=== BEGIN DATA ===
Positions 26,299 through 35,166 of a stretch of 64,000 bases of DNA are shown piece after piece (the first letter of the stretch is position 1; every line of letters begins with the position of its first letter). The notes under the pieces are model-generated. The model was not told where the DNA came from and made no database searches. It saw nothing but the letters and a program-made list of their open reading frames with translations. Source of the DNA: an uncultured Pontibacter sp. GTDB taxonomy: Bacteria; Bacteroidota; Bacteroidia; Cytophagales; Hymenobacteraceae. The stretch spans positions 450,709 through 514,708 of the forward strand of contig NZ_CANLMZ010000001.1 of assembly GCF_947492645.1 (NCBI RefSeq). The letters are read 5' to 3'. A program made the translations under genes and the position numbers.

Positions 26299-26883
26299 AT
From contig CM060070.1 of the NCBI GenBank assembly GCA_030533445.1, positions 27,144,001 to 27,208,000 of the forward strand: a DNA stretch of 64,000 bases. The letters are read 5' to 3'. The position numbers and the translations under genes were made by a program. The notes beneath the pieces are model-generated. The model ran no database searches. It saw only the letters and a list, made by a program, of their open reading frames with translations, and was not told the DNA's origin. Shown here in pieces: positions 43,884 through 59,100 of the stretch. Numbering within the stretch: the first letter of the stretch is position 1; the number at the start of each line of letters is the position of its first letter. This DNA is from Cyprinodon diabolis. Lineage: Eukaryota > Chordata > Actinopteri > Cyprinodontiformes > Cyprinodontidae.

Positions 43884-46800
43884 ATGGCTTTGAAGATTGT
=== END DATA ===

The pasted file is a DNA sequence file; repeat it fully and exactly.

Positions 26,299 through 35,166 of a stretch of 64,000 bases of DNA are shown piece after piece (the first letter of the stretch is position 1; every line of letters begins with the position of its first letter). The notes under the pieces are model-generated. The model was not told where the DNA came from and made no database searches. It saw nothing but the letters and a program-made list of their open reading frames with translations. Source of the DNA: an uncultured Pontibacter sp. GTDB taxonomy: Bacteria; Bacteroidota; Bacteroidia; Cytophagales; Hymenobacteraceae. The stretch spans positions 450,709 through 514,708 of the forward strand of contig NZ_CANLMZ010000001.1 of assembly GCF_947492645.1 (NCBI RefSeq). The letters are read 5' to 3'. A program made the translations under genes and the position numbers.

Positions 26299-26883
26299 AT
From contig CM060070.1 of the NCBI GenBank assembly GCA_030533445.1, positions 27,144,001 to 27,208,000 of the forward strand: a DNA stretch of 64,000 bases. The letters are read 5' to 3'. The position numbers and the translations under genes were made by a program. The notes beneath the pieces are model-generated. The model ran no database searches. It saw only the letters and a list, made by a program, of their open reading frames with translations, and was not told the DNA's origin. Shown here in pieces: positions 43,884 through 59,100 of the stretch. Numbering within the stretch: the first letter of the stretch is position 1; the number at the start of each line of letters is the position of its first letter. This DNA is from Cyprinodon diabolis. Lineage: Eukaryota > Chordata > Actinopteri > Cyprinodontiformes > Cyprinodontidae.

Positions 43884-46800
43884 ATGGCTTTGAAGATTGT